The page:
Designing interactive data visualizations for learning (by Katie Stofer and Lisa Anthony)

Last week, Katie Stofer and Lisa Anthony from the University of Florida spent a week in residence at Hatfield Marine Science Center as part of the Cyberscholars program. Here is their account of their week:

We are interested in investigating how people learn science in informal settings such as the science center, in this case, specifically through interactions with visualizations of global ocean data. During the week in residence, we observed users interacting with exhibits on an Ideum multi-touch table, the same multi-touch screen mounted on the wall, and a traditional touch screen kiosk that controls a 3-foot spherical Magic Planet display. We also conducted semistructured interviews with visitors to understand how the exhibits were working for them or falling short and how the exhibits could be improved. Lisa got acquainted with the Cyberlab setup at HMSC, including the camera system and its synchronized audio stream, and Katie got re-acquainted — she actually worked on the installation of the system as a graduate student. Jenny had created a custom view of the eight cameras focusing on the exhibits of interest. In all, we collected roughly 50 visitor observations and around 20 interviews, and we also created workable prototype exhibits to continue collecting data once we leave to supplement and compare with the in-person data we collected.

Our collaboration combines the traditions of informal science learning with human-computer interaction to investigate the whole exhibit experience from the touch interaction to the resulting meaning-making. After returning home to Florida, we will continue remote observations of the exhibits to analyze more patterns of use by a broader cross-section of users. Ultimately we may design new programs for these exhibits to harness the power of touch interaction to invite users to deeply investigate the patterns in these visualizations, while presenting the visualizations in forms that we know best facilitate meaning-making by many users.

Lisa is an Assistant Professor in the Department of Computer & Information Science & Engineering (CISE) at UF, and works on human-computer interaction questions of natural input modalities (e.,g., touch, gesture, and speech) for kids and learning. She is interested in designing for exhibits at HMSC because interfaces in public settings need to be very robust and intelligent to be able to handle the diverse visitors who may be using them. Information seeking, navigation, and understanding can be either enabled or challenged depending on the efficacy of the interaction. Lisa earned her PhD from Carnegie Mellon in Human Computer Interaction in 2008.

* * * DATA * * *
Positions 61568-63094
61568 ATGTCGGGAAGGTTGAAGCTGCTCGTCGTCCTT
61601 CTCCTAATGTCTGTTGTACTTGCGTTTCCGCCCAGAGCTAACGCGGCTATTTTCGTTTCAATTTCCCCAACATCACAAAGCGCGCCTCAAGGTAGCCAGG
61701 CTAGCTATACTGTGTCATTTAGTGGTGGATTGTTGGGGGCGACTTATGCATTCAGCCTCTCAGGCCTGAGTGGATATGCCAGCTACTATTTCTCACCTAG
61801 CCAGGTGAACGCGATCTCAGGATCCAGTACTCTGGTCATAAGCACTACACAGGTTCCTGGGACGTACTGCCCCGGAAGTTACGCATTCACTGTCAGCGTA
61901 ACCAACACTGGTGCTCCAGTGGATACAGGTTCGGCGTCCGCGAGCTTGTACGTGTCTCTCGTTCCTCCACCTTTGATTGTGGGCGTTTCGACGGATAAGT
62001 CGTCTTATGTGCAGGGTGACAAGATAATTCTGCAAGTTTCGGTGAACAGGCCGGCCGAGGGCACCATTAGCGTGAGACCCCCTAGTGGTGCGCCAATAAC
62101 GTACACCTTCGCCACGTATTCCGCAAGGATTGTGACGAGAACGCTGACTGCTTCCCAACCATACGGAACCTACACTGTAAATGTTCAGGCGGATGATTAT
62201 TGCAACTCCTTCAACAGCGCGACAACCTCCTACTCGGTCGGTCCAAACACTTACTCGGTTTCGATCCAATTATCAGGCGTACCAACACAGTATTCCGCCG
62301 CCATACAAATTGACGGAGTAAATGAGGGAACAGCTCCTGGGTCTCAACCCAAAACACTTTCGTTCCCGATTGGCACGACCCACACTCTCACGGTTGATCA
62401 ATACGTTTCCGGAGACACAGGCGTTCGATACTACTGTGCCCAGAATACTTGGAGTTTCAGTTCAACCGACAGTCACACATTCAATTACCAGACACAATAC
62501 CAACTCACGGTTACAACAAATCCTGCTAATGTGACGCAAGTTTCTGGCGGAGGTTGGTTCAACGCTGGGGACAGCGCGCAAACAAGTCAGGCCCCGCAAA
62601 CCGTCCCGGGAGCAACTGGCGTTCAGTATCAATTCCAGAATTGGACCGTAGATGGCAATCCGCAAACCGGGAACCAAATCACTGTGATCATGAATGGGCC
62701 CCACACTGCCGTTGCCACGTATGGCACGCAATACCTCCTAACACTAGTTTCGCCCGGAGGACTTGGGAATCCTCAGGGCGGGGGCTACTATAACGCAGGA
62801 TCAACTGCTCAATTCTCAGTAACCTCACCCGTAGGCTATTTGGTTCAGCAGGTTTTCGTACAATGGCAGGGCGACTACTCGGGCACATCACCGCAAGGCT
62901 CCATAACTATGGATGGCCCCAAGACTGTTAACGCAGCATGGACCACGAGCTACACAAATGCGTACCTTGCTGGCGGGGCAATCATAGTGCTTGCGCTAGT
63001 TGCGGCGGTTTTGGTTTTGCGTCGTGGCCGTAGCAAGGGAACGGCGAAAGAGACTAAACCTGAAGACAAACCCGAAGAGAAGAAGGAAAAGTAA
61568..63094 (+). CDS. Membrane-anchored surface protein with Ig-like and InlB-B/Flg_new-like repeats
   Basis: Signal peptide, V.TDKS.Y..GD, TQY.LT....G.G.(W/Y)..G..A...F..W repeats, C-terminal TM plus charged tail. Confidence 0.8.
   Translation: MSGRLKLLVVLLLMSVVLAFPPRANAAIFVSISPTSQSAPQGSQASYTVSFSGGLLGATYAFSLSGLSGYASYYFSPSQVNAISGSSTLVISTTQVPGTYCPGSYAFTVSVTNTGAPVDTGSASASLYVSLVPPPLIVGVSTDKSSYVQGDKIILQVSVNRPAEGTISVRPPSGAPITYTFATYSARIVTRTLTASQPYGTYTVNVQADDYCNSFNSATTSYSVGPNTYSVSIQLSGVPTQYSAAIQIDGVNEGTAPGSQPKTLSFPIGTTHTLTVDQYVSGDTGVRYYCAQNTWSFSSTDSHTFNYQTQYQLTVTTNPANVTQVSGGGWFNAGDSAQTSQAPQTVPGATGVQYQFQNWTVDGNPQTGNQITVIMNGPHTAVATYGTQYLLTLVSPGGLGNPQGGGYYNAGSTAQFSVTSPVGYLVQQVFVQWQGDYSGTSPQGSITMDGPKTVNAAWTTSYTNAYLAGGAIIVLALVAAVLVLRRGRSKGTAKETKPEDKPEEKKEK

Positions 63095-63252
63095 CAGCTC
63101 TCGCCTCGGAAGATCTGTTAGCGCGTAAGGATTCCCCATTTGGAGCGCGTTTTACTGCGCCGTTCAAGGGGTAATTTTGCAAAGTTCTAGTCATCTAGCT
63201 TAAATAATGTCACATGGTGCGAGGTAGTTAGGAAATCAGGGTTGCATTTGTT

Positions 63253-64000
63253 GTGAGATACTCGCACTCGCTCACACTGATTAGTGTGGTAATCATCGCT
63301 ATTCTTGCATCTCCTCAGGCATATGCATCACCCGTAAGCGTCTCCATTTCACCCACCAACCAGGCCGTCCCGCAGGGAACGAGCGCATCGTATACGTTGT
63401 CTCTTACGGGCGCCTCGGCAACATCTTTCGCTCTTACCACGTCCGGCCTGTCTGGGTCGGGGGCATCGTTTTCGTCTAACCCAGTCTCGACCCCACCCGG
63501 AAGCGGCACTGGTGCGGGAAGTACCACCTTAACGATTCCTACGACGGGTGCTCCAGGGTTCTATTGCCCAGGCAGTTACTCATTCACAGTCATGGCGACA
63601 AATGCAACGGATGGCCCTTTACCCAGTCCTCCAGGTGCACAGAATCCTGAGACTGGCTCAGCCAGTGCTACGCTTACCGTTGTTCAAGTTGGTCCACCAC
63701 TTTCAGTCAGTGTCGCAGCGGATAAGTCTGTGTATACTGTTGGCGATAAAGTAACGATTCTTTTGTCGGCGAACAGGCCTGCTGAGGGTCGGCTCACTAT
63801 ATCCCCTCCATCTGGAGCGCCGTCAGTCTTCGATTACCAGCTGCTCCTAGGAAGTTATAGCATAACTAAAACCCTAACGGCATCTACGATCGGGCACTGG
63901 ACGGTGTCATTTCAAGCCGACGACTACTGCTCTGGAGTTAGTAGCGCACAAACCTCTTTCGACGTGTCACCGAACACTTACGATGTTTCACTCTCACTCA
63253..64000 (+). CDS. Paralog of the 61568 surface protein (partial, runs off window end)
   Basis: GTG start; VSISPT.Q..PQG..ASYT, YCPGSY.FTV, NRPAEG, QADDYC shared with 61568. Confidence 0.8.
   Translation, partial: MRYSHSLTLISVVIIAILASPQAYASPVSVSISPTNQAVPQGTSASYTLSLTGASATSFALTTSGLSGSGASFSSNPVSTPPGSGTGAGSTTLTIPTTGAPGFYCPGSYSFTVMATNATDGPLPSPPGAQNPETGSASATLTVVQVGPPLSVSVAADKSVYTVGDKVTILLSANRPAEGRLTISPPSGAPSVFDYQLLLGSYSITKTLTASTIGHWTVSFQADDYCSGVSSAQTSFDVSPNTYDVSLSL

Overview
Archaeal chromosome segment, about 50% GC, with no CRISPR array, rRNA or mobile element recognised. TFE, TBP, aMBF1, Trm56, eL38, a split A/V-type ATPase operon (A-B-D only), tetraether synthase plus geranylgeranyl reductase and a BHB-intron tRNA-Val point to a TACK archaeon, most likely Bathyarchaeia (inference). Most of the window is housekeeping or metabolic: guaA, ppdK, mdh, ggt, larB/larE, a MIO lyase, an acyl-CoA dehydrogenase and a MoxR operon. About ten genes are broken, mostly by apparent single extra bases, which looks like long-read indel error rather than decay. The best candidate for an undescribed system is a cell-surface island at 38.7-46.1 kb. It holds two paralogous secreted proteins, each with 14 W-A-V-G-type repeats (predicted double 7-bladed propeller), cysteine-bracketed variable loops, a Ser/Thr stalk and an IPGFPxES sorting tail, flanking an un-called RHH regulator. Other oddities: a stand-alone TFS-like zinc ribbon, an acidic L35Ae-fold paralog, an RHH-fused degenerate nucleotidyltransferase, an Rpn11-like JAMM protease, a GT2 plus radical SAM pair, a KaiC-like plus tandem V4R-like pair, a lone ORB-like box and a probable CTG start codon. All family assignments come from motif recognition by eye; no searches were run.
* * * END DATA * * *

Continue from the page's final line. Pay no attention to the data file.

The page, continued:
Katie is now Research Assistant Professor of STEM Education and Outreach at the University of Florida in the Department of Agricultural Education and Communication, after earning her PhD as part of the Free-Choice Learning Lab at Oregon State University in 2013. She wants to help publics gather, make sense of, and use the results of current research for decision-making at personal, societal, and global levels through public engagement with science. In particular, visualizations of data can harness the powerful human visual system if designed to make use of, rather than compete with, perceptual and cultural systems. Katie is also interested in agriculture as a context for engaging with many contemporary science and engineering issues.


More on Make from the land of technology education

ISTE2014 has ended, and I am back home and reflecting on what this experience meant to me. This was by far the largest conference I have attended- at over 16,000, it is probably four times bigger than what I usually consider a crowd! Getting to guest blog for the conference was a great boost to my ego, and I was tweeting out regularly from talks and other events I attended- and I think I might have doubled the number of followers I have on Twitter! Just seeing the email that was sent out to tens of thousands of ISTE members before the conference, with the list of guest bloggers, with my name on it, was a rush! One of the highlights of the event was getting to chat with Dale Doughtery, one of the co-founders of Make, and the main face of MakerFaire and MakerEd. I have introduced myself to him before, but this time I could talk to him about my research and thoughts on this movement with a lot more confidence. I even broke down and did the fan-girl thing and took a Picsie/Pixie (Susan, Michelle, and I are still figuring out the spelling- it is our word for a selfie with multiple people in it) with him. I am including the link for the second blog I wrote for ISTE since the topic is relevant here too! Enjoy!

http://blog.iste.org/making-mobile-learning-playground